The practical issue in this hiring process is to make it look impartial and objective to my boss who has an affinity and an attachment to this college “hotshot”. This would not be a challenge for me as I am aware that a bias in this scenario could easily lead me to pass over what could be a great candidate. It is my job to be impartial and objective in this hire.

As such, I would give the college candidate a chance to prove himself in the interview process. Likewise, the “old dinosaur” candidate would not be treated any differently in his interview; riding in on the coattails of the past does not mean much to me. Based on the details Matt gave though, I think it is clear that the college candidate will come across looking flustered and stymied in front of our owner while the older candidate will look more polished and prepared.

During the interviews, I would focus on asking questions centered on getting the candidates to describe their philosophy of coaching, from scheme, to personnel requirements to their previous administrative tasks; no stone would be left unturned.

With the college candidate, I would expressly ask him what he did to develop the system he used to great success at the aforementioned college program. I would want him to go into detail and describe how he instructed recruiters to recruit, what to look for when scouting a high school player, were the qualities he looked for measured in some sort of objective criteria and if so, how was that constructed?  This all relates to what we would be doing as a franchise as, due to the current state of the team, he would need to be able to communicate his vision to me and therein I can train the scouting department, both college and professional, on what kinds of players we are looking for that would be good scheme fits to allow for a full transition to his system. This portion tells me further what he values; a clearly defined, criteria based process of evaluation or one that is vague and euphemism driven.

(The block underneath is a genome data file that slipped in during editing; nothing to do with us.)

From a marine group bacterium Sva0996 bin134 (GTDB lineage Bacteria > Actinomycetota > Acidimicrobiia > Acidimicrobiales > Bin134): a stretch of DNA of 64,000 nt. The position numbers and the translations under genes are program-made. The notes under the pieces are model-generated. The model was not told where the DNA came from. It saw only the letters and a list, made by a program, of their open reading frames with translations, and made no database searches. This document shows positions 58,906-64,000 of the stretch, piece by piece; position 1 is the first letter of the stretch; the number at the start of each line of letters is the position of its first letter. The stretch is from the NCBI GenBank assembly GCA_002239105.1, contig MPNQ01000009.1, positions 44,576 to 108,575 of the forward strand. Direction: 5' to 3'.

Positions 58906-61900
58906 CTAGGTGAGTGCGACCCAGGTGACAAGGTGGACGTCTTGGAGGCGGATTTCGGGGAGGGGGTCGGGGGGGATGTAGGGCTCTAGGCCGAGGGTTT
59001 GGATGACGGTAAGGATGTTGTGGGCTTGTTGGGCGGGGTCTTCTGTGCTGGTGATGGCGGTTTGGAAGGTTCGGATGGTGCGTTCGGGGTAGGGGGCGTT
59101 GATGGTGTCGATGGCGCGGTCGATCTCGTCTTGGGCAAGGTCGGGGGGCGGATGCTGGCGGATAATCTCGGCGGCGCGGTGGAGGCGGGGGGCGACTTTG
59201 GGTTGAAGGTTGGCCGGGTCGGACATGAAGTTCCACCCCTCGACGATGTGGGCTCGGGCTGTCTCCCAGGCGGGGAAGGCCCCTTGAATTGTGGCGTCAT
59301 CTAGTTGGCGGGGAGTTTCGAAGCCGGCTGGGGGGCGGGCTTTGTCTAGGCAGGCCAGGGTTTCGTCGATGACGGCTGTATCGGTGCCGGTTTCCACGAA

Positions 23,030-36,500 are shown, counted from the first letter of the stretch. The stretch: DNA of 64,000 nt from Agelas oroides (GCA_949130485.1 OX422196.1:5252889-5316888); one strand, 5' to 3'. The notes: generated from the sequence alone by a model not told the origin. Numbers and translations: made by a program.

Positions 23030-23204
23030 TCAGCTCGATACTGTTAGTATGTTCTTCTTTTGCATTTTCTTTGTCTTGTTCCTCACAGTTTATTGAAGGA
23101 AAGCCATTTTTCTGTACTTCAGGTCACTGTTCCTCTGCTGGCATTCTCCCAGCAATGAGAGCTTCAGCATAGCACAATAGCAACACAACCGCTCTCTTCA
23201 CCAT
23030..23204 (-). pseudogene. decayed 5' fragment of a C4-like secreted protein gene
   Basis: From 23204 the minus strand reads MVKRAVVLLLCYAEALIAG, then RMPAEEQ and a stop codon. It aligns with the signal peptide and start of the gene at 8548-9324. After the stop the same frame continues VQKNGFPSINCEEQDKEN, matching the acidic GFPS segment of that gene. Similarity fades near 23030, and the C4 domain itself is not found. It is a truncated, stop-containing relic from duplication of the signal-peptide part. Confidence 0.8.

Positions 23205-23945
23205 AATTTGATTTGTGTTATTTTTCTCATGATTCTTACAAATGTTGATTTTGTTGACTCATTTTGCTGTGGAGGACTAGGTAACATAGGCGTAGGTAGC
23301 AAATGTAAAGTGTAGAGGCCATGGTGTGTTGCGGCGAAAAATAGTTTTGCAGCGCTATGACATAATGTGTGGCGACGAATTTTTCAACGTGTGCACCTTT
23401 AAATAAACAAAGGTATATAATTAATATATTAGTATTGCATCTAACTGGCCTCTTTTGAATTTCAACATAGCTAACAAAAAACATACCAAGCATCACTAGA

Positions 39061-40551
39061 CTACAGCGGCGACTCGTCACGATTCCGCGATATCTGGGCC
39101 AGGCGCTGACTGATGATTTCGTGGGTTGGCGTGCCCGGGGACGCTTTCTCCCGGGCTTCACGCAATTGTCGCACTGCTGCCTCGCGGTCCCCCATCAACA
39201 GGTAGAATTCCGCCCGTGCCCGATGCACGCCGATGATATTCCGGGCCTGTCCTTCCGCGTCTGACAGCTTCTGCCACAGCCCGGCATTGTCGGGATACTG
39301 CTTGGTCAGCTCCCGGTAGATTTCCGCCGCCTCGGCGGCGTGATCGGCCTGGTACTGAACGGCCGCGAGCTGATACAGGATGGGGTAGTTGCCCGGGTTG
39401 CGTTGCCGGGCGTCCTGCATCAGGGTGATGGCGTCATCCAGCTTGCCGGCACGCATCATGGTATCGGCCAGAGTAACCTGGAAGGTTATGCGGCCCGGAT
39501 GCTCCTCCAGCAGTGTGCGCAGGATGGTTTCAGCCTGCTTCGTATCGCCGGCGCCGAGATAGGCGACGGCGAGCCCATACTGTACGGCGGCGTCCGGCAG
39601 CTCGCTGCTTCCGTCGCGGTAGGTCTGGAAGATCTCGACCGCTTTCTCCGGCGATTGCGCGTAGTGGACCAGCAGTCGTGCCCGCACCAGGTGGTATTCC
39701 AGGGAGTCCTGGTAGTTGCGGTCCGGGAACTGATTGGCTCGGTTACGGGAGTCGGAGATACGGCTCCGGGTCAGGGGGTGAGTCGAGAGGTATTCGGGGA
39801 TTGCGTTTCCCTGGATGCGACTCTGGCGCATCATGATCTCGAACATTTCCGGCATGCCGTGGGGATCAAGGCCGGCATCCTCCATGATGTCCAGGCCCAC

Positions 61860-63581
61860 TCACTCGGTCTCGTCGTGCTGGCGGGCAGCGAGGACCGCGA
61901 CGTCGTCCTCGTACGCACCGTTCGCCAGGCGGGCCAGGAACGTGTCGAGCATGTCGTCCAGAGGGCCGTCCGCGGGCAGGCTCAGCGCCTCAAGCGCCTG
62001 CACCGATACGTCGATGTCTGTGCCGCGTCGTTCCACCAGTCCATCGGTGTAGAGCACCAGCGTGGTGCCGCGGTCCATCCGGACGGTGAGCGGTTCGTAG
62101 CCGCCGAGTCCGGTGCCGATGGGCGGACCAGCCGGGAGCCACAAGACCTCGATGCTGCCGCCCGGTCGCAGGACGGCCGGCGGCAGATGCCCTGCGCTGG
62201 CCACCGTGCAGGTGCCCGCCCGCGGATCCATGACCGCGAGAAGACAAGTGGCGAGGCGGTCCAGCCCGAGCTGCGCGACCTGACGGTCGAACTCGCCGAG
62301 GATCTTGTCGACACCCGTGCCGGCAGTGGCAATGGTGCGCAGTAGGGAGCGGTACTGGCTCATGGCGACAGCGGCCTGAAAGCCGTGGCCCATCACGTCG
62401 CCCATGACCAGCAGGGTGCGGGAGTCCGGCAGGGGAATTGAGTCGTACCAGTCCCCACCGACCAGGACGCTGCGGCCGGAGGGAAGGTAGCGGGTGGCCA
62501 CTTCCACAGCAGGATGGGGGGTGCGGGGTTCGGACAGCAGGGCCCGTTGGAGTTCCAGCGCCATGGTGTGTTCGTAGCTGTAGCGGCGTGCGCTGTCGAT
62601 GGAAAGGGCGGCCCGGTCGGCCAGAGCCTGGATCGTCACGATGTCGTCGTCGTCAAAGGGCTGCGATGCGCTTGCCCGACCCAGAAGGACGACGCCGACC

The next set of questions would focus on his administration skills at the collegiate level, namely how off-season planning meetings were conducted with his coaching staff. I would encourage him to explain to me how he gave instruction to his coaches on planning for practices down to the types of drills he wanted run. I’d want to see how he would account for the transition to working on a professional level and timetable.

If in this portion he comes across as a “leaned on his assistants”/“not a grinder”  it would tell me his reported perception does not match up with the reality of his leadership. An example of a response that might indicate a such would be him telling me that he did something to the effect of asking his assistants to list all of the key skills and techniques needed for implementation within a game by his players and then come up with multiple drills for each of those techniques and skills.

Addressing tactical issues, I would ask him how game day communication was handled? How often was he giving input to the talented coordinators? Were they the sole play callers (not per se a bad thing) and was he giving input based on his unique “field view” and ability to interact with players and get their input on the sideline? A

gain, this also reveals what he values. Is he willing to allow his coaches to coach and give them input and help manage personnel groups from the sideline (i.e. an “active” role that, to the naked eye, appears inactive, especially if his manner of presentation is more cerebral and less vocal/demonstrative) or is he truly willing to be a passive observer, amounting to not much more than a figurehead?

If he in any way stymies in these questions, I would then ask how he has, in the past, tailored his scheme to match his personnel. Frankly, I put a greater emphasis on the organizational components to the head coaching position than per se the scheme anyway. As such, if he can convince me, after proving he has the ability to communicate expectations throughout all key departments of a football organization, that his scheme can be tailored to work with a more power-based personnel, all the more power to him.

The old dinosaur would be put through a similar process as well with all of the same questions. Again, I want it to be made apparent to the owner that I am focused on hiring the best candidate regardless of their past our public perception.

The last point I would address with the owner after the interview process would be our current state of the team with the upcoming draft. Regardless of which candidate would be made to appear more competent in the interview process, I would push to trade the talented second running back for the second-round selection we could garner for him.

Bryce Brown is the type of talent that could have earned at least a second-round selection if he worked hard enough and cut down on stupid mistakes.